Microsoft's KIN: A Eulogyby Brian Klug on July 13, 2010 3:42 PM EST
When Verizon first sent me the ONE and TWO for review, I setup both KIN on the same Live account. Much like Android’s dependency on you having a Google account for backing up a list of installed applications, Microsoft used its Live service with the KIN for total device backups and creating a complete user profile. I figured it’d just work fine to have both devices on one account.
It didn't. That was very, very bad.
I don’t think anyone at Microsoft ever expected anyone to have two of those phones at the same time. After last week’s announcement, it looks like Microsoft had even lower expectations for KIN acceptance.
While the premature death of the platform isn’t really a shock (the phones had glaring issues and ran an OS that clearly had no roadmap in a Windows Phone 7 dominated future), there were some key features Microsoft and its Danger team did better than anyone else in the smartphone market today.
Even when Palm’s future looked bleak, there were and still are elements of WebOS that we hope will someday appear in Android or iOS. The same can be said about what Microsoft did with KIN. It’s true that as a device defying categorization as either a smartphone or featurephone, KIN wasn’t around long enough to be remembered, but as a platform there are things KIN gave us that we shouldn’t forget.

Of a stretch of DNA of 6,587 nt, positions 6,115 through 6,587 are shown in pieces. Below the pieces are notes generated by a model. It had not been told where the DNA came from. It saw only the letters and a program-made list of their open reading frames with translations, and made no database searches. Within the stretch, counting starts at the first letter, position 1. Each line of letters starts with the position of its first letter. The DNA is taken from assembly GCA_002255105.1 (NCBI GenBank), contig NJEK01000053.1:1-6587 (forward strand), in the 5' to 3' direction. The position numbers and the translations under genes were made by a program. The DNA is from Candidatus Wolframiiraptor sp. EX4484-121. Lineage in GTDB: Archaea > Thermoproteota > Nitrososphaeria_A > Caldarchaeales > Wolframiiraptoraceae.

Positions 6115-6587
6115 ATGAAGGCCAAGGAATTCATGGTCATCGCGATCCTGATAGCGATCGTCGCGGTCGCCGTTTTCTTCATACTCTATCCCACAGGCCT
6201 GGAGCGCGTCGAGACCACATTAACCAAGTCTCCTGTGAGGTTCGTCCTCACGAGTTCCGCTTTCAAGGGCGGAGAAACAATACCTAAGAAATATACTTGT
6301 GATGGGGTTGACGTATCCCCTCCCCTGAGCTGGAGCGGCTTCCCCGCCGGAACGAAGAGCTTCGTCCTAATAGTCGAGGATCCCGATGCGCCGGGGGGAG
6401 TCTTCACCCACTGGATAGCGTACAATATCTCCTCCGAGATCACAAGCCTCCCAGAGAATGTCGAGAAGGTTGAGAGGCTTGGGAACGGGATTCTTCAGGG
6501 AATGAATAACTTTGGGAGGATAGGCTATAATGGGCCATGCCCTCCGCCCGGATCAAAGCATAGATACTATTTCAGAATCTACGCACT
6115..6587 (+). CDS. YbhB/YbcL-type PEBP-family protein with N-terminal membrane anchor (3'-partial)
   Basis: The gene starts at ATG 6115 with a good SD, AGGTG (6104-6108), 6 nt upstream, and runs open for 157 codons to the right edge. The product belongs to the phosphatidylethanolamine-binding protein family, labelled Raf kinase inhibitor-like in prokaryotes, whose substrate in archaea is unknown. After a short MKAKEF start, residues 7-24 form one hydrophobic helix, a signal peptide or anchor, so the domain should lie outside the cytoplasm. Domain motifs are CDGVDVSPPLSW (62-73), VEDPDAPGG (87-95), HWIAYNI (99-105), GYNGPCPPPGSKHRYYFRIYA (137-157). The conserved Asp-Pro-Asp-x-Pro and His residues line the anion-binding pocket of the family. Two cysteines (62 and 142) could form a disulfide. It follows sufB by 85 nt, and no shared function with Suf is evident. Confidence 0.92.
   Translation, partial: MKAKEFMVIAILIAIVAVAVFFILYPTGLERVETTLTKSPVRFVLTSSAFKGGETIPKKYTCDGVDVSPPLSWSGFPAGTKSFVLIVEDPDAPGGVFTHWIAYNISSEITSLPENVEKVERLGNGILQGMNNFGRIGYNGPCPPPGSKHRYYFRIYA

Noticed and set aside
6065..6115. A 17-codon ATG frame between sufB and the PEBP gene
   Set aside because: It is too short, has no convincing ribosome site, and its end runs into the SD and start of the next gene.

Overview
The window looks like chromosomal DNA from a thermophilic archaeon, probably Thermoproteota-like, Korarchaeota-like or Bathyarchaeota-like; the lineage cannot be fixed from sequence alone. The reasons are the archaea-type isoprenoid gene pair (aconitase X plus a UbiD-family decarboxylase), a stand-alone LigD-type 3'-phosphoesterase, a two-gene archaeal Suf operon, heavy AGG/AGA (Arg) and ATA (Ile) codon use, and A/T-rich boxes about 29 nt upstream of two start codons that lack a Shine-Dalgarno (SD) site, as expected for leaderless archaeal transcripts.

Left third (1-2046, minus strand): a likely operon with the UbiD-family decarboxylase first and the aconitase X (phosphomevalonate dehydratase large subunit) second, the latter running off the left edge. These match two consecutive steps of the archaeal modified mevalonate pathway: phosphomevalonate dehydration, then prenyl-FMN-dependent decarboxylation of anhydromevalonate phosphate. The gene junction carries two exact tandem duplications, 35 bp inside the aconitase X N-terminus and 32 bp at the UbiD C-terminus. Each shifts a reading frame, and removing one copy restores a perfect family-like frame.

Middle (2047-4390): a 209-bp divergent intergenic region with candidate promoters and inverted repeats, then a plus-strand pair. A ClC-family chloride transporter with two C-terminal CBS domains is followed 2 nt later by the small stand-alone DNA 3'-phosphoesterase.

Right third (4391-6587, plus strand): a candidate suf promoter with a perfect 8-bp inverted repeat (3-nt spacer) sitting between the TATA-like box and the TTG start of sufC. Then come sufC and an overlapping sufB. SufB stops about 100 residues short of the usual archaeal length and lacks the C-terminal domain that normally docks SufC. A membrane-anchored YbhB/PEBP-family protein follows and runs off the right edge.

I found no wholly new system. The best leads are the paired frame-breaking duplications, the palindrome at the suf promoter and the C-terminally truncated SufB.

What follows is an exploration of just that.
We hope that this will serve as a list of the things Microsoft did right with KIN, so that we might see these features in future smartphone platforms - including Microsoft's Windows Phone 7. We realize that although it's still selling, KIN is unquestionably dead. With any luck, Microsoft and Verizon will roll out one promised software update, and then let the short lived platform ride off into oblivion. Though this is a platform you'll likely never encounter in the real world (I know I've yet to), there's quite a bit that could still be salvaged, including one truly revolutionary feature unrivaled by any competitor today.